11:45am – 12:15pm
Session 5: True Grit: Prospecting Through Inherited Data, by Nate Beyerink and Kyle Constant (University of Central Missouri)
Have you ever been faced with questions like “How did they get these numbers” or comments like “That’s not how we do that here” or “That’s how we’ve always done it?” If so, this session may be for you! Interpreting data requires a thorough understanding of what information was collected and the methods that were used. As organizations across the country deal with a shifting labor force, some of this knowledge is being lost in the shuffle. A common obstacle in transition planning is existing documentation and workflows that are no longer relevant or effective. Removing these obstacles as well as creating new paths to efficiency can be critical to institutional health. This can be particularly problematic as existing staff remain in key roles. Their familiarity with their tools and workflow can present challenges to progress evolution. In this presentation, two newly hired librarians will discuss their experiences piecing together information from past documentation, reconstructing forgotten procedures, and building upon that foundation while integrating a new ILS (Ex Libris) with legacy frameworks. Providing practical tips and tools to develop and improve your own documentation, this presentation will be perfect for anyone preparing for staffing transitions. Even if you are not expecting a transition, succession planning will be integral in maintaining operations no matter what life throws your way.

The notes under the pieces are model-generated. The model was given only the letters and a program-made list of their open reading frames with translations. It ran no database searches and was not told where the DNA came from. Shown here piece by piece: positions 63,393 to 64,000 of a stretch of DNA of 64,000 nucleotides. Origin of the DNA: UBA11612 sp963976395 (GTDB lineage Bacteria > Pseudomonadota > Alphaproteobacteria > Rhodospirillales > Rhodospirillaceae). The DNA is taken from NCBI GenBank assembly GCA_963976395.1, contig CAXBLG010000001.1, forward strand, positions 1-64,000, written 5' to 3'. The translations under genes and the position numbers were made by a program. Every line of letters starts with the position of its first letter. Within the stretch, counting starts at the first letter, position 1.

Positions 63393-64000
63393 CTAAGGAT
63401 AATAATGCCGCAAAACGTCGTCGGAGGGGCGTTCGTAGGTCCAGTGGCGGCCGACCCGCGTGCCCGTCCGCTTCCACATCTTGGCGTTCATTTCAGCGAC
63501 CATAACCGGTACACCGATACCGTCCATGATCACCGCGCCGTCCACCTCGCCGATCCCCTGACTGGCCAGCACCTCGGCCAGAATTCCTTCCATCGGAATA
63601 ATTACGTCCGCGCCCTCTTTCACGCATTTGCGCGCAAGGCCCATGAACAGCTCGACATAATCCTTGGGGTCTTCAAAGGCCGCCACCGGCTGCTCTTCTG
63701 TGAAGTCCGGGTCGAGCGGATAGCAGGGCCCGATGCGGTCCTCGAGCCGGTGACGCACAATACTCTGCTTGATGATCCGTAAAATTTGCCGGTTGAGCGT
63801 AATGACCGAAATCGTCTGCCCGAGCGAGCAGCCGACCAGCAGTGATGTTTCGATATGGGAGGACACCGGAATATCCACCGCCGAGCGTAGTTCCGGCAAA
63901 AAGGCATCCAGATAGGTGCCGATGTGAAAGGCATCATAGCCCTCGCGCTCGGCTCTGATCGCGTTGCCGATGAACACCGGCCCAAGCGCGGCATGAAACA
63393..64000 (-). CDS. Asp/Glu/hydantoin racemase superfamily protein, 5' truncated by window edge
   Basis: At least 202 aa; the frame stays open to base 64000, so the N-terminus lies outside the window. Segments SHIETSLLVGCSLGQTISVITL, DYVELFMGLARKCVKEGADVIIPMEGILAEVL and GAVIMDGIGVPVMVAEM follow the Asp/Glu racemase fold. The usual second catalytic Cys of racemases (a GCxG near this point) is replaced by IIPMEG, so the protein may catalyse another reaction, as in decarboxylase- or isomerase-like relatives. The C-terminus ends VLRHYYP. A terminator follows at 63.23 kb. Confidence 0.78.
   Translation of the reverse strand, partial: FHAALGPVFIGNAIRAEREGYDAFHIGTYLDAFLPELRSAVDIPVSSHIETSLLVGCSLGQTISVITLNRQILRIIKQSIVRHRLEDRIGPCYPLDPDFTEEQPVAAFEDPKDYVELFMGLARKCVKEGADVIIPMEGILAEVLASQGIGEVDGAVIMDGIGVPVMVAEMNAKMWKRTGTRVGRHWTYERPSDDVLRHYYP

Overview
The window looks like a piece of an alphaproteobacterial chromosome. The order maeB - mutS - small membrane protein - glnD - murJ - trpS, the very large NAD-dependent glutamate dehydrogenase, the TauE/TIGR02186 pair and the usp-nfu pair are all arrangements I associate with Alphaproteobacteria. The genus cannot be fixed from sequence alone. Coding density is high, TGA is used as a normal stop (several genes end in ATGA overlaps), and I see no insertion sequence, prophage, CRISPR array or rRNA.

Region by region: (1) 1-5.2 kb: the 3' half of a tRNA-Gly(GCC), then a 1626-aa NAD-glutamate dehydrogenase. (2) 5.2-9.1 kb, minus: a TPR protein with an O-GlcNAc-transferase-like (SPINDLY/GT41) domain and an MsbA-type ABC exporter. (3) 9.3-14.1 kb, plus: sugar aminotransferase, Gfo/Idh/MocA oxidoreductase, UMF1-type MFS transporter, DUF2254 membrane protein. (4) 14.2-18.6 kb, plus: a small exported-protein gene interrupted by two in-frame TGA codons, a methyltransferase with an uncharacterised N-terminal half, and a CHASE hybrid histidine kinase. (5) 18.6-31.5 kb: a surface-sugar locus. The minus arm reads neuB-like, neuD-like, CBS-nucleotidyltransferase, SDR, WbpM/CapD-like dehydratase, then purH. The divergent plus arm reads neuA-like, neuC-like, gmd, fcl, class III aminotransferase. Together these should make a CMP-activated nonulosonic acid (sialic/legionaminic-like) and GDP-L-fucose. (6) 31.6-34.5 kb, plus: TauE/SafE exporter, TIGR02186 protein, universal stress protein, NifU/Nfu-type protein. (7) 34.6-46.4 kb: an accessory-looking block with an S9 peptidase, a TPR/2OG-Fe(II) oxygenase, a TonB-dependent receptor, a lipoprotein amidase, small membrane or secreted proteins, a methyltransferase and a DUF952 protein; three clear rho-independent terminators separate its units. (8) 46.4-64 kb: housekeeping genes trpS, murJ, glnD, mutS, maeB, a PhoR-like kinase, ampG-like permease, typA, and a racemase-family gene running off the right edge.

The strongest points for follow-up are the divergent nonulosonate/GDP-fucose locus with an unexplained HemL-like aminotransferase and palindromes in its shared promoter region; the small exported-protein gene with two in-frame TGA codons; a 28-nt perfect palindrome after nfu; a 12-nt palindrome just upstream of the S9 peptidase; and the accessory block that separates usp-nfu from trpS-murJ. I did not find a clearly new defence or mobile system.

12:15pm – 12:45pm
Session 6: How to Combine Journals Data from Multiple Data Sources Cleanly & Efficiently, by Nat Gustafson-Sundell (Minnesota State University, Mankato)
At Minnesota State University, Mankato, we have iteratively developed methods and tools for combining multiple journals-related data sources. The basic approach is to make four connections on ISSN and one more on the ‘StandardTitle,’ which is a processed title. This approach requires a further step to validate results before applying a standard number to facilitate report production. For this presentation, I will demonstrate how to clean and format ISSNs using Microsoft (MS) Excel, how to apply a StandardTitle using Jupyter Notebook, how to match lists using MS Access, and how to validate the results. I’ll explain why we’ve come to prefer these technologies for these specific tasks. I will provide the formulae to clean and check ISSNs, as well as the Python code to create StandardTitles. In addition to demonstrating the full method for data matching, I’ll present a simplified method which can produce ‘good enough’ results. Finally, I’ll also demonstrate how quickly a variety of reports can be produced once the underlying data processing is completed.